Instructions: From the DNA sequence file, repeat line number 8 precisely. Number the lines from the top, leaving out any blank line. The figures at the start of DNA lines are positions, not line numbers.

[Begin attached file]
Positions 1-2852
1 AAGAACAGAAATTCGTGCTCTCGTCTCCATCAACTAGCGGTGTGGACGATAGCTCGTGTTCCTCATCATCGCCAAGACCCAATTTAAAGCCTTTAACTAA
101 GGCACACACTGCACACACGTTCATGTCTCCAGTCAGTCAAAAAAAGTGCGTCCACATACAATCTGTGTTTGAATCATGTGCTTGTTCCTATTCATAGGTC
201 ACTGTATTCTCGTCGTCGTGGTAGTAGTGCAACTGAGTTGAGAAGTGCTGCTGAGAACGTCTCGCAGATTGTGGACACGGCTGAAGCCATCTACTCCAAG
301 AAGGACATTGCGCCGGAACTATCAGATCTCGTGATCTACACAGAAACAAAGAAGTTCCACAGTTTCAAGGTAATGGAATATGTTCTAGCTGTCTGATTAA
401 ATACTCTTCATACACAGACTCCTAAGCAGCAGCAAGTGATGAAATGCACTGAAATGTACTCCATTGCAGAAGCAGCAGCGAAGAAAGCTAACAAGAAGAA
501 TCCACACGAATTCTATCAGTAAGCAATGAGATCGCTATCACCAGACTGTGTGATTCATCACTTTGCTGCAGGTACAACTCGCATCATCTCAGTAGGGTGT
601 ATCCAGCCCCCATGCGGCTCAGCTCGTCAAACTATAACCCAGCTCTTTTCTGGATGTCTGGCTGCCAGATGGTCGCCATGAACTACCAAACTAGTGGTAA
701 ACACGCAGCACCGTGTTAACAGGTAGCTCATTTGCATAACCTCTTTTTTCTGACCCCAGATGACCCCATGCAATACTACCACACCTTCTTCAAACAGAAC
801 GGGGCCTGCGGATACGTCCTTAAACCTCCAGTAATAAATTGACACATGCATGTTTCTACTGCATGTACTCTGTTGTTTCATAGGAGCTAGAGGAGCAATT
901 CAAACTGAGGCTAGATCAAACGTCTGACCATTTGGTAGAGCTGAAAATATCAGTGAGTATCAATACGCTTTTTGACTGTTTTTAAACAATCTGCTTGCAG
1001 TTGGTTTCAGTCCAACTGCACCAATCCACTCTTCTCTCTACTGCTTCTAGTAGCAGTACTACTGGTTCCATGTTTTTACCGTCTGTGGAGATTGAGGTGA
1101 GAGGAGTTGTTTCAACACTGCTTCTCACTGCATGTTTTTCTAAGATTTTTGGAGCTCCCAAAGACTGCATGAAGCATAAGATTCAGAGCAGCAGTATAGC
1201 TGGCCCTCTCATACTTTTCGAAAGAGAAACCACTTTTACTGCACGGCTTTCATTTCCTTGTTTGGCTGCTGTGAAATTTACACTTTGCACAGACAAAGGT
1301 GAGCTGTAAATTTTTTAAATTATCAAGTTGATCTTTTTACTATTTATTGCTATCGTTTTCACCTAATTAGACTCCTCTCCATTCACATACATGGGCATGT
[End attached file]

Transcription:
601 ATCCAGCCCCCATGCGGCTCAGCTCGTCAAACTATAACCCAGCTCTTTTCTGGATGTCTGGCTGCCAGATGGTCGCCATGAACTACCAAACTAGTGGTAA